I have experimented with other options, some more successful than others. I can put eggs in and leave them for a couple hours to get hardboiled (because the water never gets to boiling, so you have to cook them longer), but trying to make an omelette was not as successful. Meat needs to be pre-cooked, since this mini-crockpot is intended to reheat, not cook; but you can use canned chicken or thick-sliced roast beef from the deli counter.
If you are making something really dense like couscous, heat the water first, or else the center will be cold. Instant rice works better than regular.
Last week I attempted casserole. Heat the water, then put in the dry noodles, canned tuna, and veggies for a few minutes until the noodles were done. Not bad.
Of course, all my cooking creativity doesn't solve the problem of getting the house cleaned or the trash taken out, but it solves the immediate problem of getting enough nutrition to stay alive. I can take out the trash on a good day.
Thursday, June 1, 2017
Save My Care is launching our effort to elevate the #IAmAPreExistingCondition hashtag today Thursday, June 1, 2017. The goal is to put faces, names, and stories to the 1 in 6 people who may lose access to affordable health coverage under the GOP's American Health Care Act (AHCA). We'll be asking people to post photos of themselves on the hashtag holding a sign that includes their preexisting conditions, or the preexisting conditions they are concerned about.
There are a few ways you and your organization can participate:
- Post on your social media channels using #IAmAPreExistingCondition
- Post your own photo using the hashtag and telling your story
- Share this blog: https://www.savemycare.org/updates/iamapreexistingcondition/
- Send an email asking friends, family, colleague and supporters to participate as well.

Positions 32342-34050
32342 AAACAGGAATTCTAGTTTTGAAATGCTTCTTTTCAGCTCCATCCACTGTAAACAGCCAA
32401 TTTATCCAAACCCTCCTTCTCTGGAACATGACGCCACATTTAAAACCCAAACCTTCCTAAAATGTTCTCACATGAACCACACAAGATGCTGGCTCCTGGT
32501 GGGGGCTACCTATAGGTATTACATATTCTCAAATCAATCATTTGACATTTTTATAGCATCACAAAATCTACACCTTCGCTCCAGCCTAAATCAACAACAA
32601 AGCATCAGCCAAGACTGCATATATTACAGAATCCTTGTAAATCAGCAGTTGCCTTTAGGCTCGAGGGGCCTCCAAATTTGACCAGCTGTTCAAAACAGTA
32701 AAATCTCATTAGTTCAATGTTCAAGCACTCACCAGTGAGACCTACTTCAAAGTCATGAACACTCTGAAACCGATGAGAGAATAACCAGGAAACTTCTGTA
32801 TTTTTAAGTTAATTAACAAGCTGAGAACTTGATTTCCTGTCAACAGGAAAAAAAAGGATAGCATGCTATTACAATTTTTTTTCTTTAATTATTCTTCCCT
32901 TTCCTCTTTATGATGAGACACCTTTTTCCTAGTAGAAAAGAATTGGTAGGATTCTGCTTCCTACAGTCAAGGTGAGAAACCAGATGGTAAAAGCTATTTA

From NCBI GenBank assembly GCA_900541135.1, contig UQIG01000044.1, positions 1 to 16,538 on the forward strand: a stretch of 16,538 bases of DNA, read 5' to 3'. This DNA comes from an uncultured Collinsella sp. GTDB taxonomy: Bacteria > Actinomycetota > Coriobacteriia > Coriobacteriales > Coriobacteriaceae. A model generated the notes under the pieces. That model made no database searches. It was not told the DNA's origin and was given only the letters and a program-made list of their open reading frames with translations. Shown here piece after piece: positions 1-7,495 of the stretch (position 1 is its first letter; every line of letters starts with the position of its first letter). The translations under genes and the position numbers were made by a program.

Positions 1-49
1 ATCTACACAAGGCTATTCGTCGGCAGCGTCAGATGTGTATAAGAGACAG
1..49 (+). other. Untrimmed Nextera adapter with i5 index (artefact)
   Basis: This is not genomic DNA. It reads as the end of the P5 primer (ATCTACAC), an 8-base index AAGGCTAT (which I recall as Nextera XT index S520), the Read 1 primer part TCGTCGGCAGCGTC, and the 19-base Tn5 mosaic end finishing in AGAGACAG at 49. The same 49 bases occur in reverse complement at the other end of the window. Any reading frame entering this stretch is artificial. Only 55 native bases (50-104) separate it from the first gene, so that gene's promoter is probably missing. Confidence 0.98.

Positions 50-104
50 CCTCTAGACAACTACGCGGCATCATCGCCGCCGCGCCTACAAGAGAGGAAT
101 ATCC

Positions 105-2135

Wednesday, May 24, 2017
Dr. Hyde suggests that if the polio vaccine engineered decades ago had covered a few more enteroviral strains "M.E." would not exist
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Pretty much what Dr. Bruno said, too -- the polio vaccine covers the top three strains, and ME is the #4 most-damaging one.
Wednesday, May 17, 2017
You and Me Magazine will pay $125 for your first-person essay about your experiences as a patient
Friday, May 12, 2017
Once again, it's May 12, time to bang our heads against the wall trying to convince the world that CFS is not just depression or laziness.
Once again, it's May 12, time to cross off another year of living without a cure -- if you can call what we do "living" ... it's merely existing, taking up space, using oxygen, wishing that we could do something productive.
But this year there's some hope -- you can donate here Registration to fund mitochondrial research into CFS. Mitochondrial dysfunction is why we're constantly tired. They're finally looking into something useful instead of wasting research money on psychiatric explanations that do nothing to help us.
This is my 30th year of being sick. I'd like to see 30 people donate in honor of my wasted life. We are (of course) Team CFS.